Autism is a complex developmental disability that typically appears during the first three years of life and is the result of a neurological disorder that affects the normal functioning of the brain, impacting development in the areas of social interaction and communication skills. Both children and adults with autism typically show difficulties in verbal and non-verbal communication, social interactions, and leisure or play activities. One should keep in mind however, that autism is a spectrum disorder and it affects each individual differently and at varying degrees - this is why early diagnosis is so crucial. By learning the signs, a child can begin benefiting from one of the many specialized intervention programs.
Autism is one of five disorders that falls under the umbrella of Pervasive Developmental Disorders (PDD), a category of neurological disorders characterized by “severe and pervasive impairment in several areas of development.”
The five disorders under PDD are:
- Autistic Disorder
- Asperger's Disorder
- Childhood Disintegrative Disorder (CDD)
- Rett's Disorder
- PDD-Not Otherwise Specified (PDD-NOS)
Each of these disorders has specific diagnostic criteria which been outlined in the American Psychiatric Association's Diagnostic & Statistical Manual of Mental Disorders (DSM-IV-TR).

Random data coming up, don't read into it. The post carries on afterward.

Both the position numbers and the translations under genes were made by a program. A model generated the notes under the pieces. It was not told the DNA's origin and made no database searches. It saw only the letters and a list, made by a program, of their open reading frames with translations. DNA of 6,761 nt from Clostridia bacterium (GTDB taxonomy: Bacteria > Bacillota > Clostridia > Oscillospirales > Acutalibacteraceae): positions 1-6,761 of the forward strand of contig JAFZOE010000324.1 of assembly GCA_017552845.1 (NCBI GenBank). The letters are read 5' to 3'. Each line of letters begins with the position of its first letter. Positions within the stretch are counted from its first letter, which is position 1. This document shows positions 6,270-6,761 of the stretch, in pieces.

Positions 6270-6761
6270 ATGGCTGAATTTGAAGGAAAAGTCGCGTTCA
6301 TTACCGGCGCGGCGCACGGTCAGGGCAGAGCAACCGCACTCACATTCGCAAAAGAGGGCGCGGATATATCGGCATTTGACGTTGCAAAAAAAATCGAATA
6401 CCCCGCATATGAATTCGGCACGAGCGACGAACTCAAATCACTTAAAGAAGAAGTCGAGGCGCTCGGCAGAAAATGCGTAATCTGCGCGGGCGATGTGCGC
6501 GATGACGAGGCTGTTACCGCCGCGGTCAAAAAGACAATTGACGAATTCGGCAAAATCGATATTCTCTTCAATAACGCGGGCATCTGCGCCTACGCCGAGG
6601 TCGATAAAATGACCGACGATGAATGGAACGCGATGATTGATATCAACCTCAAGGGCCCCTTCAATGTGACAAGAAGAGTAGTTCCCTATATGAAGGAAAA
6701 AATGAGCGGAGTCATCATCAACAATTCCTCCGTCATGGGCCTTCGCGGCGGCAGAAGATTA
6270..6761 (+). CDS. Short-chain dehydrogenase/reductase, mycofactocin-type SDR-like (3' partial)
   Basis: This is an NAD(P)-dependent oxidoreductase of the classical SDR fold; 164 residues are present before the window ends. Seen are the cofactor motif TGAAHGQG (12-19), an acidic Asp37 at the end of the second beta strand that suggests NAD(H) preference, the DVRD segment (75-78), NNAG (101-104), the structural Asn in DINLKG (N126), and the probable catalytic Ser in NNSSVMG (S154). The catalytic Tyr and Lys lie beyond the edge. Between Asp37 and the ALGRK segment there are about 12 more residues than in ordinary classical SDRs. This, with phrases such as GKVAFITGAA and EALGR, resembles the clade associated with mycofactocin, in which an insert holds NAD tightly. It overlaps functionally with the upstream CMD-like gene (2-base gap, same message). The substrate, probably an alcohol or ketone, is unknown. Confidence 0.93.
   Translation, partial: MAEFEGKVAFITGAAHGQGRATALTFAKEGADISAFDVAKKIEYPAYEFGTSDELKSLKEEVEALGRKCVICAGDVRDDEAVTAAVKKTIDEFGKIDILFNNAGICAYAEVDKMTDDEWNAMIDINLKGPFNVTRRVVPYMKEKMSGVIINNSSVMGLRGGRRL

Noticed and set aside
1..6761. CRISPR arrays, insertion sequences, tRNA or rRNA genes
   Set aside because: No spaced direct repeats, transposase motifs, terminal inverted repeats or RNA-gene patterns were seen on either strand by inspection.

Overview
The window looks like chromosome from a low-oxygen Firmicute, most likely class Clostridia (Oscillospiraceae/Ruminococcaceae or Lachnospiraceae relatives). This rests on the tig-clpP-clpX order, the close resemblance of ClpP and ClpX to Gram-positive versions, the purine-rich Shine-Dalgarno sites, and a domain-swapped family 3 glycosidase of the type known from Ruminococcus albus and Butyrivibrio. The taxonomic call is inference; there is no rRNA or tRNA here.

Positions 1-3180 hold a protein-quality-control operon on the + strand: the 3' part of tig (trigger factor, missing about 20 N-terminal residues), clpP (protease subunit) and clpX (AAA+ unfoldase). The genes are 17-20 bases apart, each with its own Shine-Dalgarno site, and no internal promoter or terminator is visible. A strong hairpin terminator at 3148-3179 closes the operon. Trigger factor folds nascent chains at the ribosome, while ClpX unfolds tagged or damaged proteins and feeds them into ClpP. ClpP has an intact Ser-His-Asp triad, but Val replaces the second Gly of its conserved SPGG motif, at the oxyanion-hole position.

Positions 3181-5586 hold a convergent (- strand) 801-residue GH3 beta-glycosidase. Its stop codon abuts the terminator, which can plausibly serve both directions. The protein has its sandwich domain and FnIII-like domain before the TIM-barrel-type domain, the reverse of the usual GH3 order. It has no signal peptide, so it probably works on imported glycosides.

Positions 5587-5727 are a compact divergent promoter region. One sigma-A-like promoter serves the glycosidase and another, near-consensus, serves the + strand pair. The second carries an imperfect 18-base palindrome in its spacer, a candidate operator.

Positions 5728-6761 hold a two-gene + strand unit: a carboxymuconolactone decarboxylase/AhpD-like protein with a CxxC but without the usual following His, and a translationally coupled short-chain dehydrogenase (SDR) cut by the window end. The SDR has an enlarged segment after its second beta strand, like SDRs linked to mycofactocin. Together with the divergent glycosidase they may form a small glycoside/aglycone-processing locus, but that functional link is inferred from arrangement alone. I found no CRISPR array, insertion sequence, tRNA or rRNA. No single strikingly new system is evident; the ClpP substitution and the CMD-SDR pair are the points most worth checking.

Prevalence of Autism
Autism is the most common of the Pervasive Developmental Disorders, affecting an estimated 1 in 150 births (Centers for Disease Control Prevention, 2007). Roughly translated, this means as many as 1.5 million Americans today are believed to have some form of autism. And this number is on the rise.
Based on statistics from the U.S. Department of Education and other governmental agencies, autism is growing at a startling rate of 10-17 percent per year. At this rate, the ASA estimates that the prevalence of autism could reach 4 million Americans in the next decade.
Autism knows no racial, ethnic, social boundaries, family income, lifestyle, or educational levels and can affect any family, and any child.
And although the overall incidence of autism is consistent around the globe, it is four times more prevalent in boys than in girls.